The Institute for Communication and Religion at Seton Hall University has announced October 21-23 as the new dates for a virtual conference entitled "Communication and Religion in the 2020 U.S. Presidential Election." This free online conference will bring some of the foremost scholars in the fields of communication, religious studies and political science to Seton Hall to share their expertise with students, faculty, and the general public.
In addition to promoting dialogue on the role of religion in today's public sphere, these national experts will examine religion-based campaign messaging and associated media coverage and provide historical context that can help Americans interpret the intersection between politics and faith.
"It is impossible to understand American political rhetoric, widespread protesting, and the impending presidential election without also understanding our socio-religious history. Drawing, in part, from harsh lessons of religious division and persecution in Europe, our founders achieved a polity embodying both shining values of freedom and equality and tragic hypocrisies like slavery and genocide," said Institute Director and Associate Professor Jon Radwan. "Seton Hall's Institute for Communication and Religion is honored to host this conference and contribute to public dialogue on how America's faith/power dynamic is unfolding in the 2020 presidential campaign. We hope to infuse political communication scholarship and civic discourse with a spirit of prudence, charity, and social justice because statecraft and soul-craft are two sides of the same page."
The Institute for Communication and Religion (ICR) at Seton Hall has been awarded a grant from the National Network Board of the Lilly Fellows Program in Humanities and the Arts in support of the programming, which will feature scholars from across the continental United States as well as Europe.
The conference, "Communication and Religion in the 2020 U.S. Presidential Election," will be broadcast live by Seton Hall and video of key portions of the event will later be made available for those who cannot attend. A special highlight will feature expert analysis and commentary on the final 2020 Presidential Debate scheduled for October 22.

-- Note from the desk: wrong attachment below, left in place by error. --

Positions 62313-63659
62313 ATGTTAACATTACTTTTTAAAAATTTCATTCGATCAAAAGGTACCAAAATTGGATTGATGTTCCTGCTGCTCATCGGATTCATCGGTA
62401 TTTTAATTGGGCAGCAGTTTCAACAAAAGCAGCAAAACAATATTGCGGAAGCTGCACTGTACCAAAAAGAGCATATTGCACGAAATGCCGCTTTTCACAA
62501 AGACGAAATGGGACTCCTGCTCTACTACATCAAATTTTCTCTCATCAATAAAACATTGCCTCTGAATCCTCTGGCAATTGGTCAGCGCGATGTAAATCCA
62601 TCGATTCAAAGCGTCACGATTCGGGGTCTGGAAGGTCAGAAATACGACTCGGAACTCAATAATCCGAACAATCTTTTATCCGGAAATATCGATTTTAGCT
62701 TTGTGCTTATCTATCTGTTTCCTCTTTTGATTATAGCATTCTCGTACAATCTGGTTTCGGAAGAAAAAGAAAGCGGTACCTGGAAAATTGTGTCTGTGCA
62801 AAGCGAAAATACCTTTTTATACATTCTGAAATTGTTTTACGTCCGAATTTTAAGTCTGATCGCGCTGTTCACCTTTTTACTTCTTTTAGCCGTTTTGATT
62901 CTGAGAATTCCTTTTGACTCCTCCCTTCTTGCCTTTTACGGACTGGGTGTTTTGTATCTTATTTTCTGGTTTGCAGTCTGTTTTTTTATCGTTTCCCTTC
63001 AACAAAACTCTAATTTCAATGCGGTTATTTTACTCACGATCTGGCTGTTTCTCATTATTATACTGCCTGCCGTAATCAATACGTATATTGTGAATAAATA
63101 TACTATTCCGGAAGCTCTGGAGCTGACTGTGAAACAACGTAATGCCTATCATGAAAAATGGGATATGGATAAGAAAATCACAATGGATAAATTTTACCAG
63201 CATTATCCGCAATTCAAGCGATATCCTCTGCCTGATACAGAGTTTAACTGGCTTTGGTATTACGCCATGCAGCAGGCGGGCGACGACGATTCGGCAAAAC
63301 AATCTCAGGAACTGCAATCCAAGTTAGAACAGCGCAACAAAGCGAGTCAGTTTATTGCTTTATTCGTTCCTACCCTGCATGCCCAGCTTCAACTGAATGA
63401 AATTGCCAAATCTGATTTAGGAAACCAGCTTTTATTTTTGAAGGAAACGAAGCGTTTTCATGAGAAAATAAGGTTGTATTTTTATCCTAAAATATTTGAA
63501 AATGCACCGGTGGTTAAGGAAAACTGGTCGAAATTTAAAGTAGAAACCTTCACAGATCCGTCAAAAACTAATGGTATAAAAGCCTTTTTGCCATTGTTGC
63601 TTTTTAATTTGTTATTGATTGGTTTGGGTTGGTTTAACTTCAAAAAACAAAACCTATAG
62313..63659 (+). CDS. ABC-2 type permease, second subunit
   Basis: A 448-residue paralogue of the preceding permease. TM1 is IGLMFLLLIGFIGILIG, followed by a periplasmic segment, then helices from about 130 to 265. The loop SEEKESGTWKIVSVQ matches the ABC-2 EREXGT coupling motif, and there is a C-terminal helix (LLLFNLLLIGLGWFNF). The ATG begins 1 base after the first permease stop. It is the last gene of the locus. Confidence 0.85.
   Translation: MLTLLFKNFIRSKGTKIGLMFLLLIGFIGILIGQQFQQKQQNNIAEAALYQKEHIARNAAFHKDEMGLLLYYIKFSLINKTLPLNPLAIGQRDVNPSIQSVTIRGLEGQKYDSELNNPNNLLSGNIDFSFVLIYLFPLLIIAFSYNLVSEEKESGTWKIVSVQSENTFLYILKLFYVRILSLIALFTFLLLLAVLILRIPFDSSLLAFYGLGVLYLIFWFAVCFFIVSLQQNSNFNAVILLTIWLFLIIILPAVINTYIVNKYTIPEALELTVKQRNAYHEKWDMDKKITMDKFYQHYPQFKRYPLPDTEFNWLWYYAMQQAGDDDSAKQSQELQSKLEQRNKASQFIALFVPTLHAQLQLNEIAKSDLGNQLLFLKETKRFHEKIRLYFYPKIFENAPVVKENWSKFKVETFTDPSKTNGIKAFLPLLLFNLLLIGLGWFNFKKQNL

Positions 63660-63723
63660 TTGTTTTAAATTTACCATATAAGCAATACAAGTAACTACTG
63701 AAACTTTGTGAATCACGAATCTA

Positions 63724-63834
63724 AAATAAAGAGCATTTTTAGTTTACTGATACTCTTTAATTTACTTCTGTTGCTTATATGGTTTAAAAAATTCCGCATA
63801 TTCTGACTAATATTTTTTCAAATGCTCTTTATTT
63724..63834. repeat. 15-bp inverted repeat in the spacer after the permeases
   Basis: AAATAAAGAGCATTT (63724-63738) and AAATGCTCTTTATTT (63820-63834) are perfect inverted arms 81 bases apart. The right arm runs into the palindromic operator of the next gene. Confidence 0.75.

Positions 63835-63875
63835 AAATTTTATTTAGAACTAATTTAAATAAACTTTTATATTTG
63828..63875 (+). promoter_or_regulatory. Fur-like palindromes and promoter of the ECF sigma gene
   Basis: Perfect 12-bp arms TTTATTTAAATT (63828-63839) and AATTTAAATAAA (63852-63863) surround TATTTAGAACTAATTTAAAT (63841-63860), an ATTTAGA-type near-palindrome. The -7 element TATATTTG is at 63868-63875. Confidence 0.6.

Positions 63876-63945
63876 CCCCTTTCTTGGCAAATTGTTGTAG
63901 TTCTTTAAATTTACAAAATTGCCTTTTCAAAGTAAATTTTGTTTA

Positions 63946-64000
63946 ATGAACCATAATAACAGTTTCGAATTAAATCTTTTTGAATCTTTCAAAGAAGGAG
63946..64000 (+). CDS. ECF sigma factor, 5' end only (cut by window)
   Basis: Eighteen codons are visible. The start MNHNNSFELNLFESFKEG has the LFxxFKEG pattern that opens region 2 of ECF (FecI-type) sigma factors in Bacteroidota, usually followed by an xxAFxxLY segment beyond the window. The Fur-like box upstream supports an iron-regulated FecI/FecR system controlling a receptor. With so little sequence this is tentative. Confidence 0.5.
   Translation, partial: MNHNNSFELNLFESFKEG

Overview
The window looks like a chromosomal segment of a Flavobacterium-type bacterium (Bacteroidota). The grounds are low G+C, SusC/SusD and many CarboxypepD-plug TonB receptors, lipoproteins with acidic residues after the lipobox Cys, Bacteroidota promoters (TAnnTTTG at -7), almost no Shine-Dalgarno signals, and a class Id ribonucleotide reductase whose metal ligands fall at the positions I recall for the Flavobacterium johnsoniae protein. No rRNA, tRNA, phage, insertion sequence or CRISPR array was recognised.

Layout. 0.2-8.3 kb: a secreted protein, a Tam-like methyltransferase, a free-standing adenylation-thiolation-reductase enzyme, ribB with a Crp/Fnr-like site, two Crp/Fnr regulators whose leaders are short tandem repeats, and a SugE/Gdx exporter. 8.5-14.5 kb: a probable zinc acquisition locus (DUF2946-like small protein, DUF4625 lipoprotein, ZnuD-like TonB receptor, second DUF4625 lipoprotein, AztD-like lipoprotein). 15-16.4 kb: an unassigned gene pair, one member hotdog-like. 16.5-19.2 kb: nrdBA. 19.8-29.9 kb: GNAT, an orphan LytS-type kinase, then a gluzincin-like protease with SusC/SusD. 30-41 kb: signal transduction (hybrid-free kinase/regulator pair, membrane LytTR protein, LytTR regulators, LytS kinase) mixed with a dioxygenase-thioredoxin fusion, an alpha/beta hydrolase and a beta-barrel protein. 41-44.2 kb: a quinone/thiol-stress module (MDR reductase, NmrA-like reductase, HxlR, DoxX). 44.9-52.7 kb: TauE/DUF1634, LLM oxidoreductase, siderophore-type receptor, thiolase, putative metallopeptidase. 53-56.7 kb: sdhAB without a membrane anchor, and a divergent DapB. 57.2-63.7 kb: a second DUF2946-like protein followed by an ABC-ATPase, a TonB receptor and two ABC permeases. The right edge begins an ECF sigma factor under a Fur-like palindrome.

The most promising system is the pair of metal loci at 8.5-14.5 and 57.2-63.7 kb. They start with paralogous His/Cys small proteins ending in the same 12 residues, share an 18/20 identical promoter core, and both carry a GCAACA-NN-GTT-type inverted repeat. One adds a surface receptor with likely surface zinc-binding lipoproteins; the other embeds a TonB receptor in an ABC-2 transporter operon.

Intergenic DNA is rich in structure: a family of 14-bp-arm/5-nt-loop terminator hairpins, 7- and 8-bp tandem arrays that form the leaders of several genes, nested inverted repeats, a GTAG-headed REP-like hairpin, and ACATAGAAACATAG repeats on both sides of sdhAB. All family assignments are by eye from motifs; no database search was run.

Featured speakers for the event will include:
- Ronald C. Arnett, chair and professor of communication and rhetorical studies and The Patricia Doherty Yoder and Ronald Wolfe Endowed Chair in Communication Ethics at Duquesne University;
- Heidi Campbell, professor of communication and affiliate faculty in religious studies and director of the Network for New Media, Religion & Digital Culture Studies at Texas A&M University and 2018 Harron Family Endowed Chair in Communication, Villanova University;
- Peter Beinart, professor of journalism and political science at the City University of New York – a contributor to the Atlantic, a senior columnist at the Forward, a CNN political commentator and a fellow at The Foundation for Middle East Peace.
From Seton Hall's faculty, Professors of Political Science Jo-Renee Formicola, Ph.D., and Rob Pallitto, Ph.D., J.D., will also present. Formicola's "The Myth of the Catholic Vote" will examine how critical a factor is religion in U.S. elections, while Pallitto will explore ideological phenomena associated with the 2020 presidential race in "Trump, the 2020 Election and the Limits of Ideology Theory."
Click here to register for this LIVE Broadcast Event.